By Elizabeth Lowe
With the 2013-14 school year underway, Dr. Barbara McGraw Edmondson, superintendent of Catholic schools for the Archdiocese of Baltimore, spoke to the Catholic Review about a variety of topics related to Catholic education.
The following Q&A has been edited for length and clarity.
Q: What is the state of Catholic schools in the archdiocese?
A: Programs are growing, the curriculum is being strengthened, teachers are getting the professional development support they need. Things are really moving quickly within our schools and we continue to work hand-in-hand with our schools. The state of schools – it’s a real positive.
Q: Why should parents enroll their children in Catholic schools?
A: We have a legacy of great education and that continues. It is an experience of community they will have in Catholic schools, a faith-based community that they would not be able to access at public or private schools. When we talk to students about their schools, what they say is they come to school and feel they are a part of something. For children to feel a part of something, that is a priceless opportunity.
Q: What is the archdiocese doing to make Catholic education more affordable, particularly for families with several children?
A: We really try to make sure tuition doesn’t continue to rise in a way that doesn’t make sense. As we go through budgets we try to make tuition increases as minimal as possible. What the archdiocese is doing is trying to grow our endowments so tuition assistance is available. We encourage families to apply for tuition assistance and explore those opportunities. If you’re going to choose an alternative to public school, there is no doubt you’re getting a terrific value.
Q: What is the archdiocese doing to help schools grow their enrollment?
A: We’re making sure they’re doing everything they can to market their school. We have plans in place to support our schools with regard to their enrollment. We don’t know (yet) what those numbers (for the 2013-14 school year) are looking like.
Q: What is the role of Catholic identity in schools?
A: Catholic identity is why Catholic schools exist. Our Catholic identity needs to permeate everything we do. It is not about religion class. Catholic schools are different because they are Christ-centered.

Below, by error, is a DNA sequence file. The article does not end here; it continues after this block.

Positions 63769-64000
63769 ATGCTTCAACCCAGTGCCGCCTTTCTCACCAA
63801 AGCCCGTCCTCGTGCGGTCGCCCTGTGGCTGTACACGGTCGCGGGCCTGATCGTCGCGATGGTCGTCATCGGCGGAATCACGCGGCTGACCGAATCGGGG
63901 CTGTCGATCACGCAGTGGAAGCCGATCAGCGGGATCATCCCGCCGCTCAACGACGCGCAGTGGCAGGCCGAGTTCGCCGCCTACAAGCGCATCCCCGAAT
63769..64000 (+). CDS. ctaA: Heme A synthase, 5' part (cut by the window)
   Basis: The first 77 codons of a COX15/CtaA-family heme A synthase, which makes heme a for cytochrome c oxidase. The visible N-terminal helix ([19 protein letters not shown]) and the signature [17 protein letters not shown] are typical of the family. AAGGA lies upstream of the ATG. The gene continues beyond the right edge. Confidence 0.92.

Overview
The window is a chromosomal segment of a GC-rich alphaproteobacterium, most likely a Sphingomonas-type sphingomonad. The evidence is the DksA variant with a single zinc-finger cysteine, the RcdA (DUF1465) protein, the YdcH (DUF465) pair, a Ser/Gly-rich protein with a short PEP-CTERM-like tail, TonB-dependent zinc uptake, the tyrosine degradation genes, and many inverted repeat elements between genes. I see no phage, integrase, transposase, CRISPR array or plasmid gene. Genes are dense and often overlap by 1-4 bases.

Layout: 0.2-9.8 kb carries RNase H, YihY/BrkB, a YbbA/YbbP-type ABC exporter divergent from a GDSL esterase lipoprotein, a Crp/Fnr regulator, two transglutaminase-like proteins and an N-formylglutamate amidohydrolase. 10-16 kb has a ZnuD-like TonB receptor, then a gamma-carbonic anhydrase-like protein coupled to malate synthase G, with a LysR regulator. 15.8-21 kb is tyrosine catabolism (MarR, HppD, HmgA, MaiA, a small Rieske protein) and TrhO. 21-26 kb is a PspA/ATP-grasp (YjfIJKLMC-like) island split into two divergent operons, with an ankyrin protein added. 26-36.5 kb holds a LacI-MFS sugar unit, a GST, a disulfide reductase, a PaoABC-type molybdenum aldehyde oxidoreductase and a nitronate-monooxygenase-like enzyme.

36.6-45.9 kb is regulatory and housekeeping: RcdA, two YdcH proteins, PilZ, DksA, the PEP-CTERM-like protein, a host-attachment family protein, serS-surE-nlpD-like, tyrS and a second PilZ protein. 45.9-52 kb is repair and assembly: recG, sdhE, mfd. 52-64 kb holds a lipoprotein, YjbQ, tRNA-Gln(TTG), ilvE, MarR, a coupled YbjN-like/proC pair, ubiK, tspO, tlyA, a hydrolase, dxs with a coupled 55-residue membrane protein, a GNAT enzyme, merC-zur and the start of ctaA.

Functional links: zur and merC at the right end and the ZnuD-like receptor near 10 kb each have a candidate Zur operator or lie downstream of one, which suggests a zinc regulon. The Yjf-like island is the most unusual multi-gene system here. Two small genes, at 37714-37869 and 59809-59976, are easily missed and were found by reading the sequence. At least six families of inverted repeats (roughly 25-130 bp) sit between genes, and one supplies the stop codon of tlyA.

Q: What effect does the Blue Ribbon Committee on Catholic Schools’ Strategic Plan, released in 2010, have on Catholic schools?
A: I want to underscore that it is a process. It is dynamic and we continue to work with the plan as our guide and continue to add more things or redirect them or take a little bit from one recommendation. We are able to provide more scholarships, stronger instructional opportunities for students and new programs: STEM (Science, Technology, Engineering and Mathematics), Montessori, dual-language and PRIDE. All of those programs are part of the Blue Ribbon report.
Q: The archdiocesan PRIDE (Pupils Receiving Inclusive Diversified Education) program is new this year at St. John Regional Catholic School in Frederick and St. Mark School in Catonsville. What does PRIDE afford its students?
A: The PRIDE program is an opportunity for families who have always wanted Catholic education for their students. The PRIDE program is designed for them so they can be successful in the classroom. It meets the student where the student is.
Q: What is the significance of Archbishop Borders School in Highlandtown being one of 12 Catholic schools from across the U.S. selected to participate in the Two-Way Immersion Network for Catholic Schools (TWIN-CS).
A: We’re very excited about this program. It has so much possibility and not only meets the needs of the Hispanic population that has been attending Archbishop Borders for so many years but begins to address the needs of all young people to be conversant in Spanish and certainly any dual language.
To read about Archbishop Borders’ dual-language program and TWIN-CS click here.
Q: The Montessori program at St. Pius X School in Rodgers Forge, which began during the 2011-12 school year, is growing. Why is the program important?
A: It was a wonderful idea to put a Montessori program into the school and see if that was something parents were truly looking for – and it is. It is so important that students come in at the beginning of those programs. It’s a philosophy of learning. The sooner they enter, the richer the program is for them.
Q: In light of recent school shootings, what is being done at Catholic schools to ensure safety?
A: One of the things we emphasize is that the school has to have a relationship with local first responders. We’re consulting with Baltimore County, we’re consulting with Baltimore City. It’s important for parents to know we have those same community partners (as public schools).
Q: The theme of the 2013-14 school year is “Hearts on Fire.” What does this mean for Catholic educators?
A: This year’s theme was based on the celebration of the Year of Faith and wanting to make the new evangelization come alive and help teachers understand what that means for them.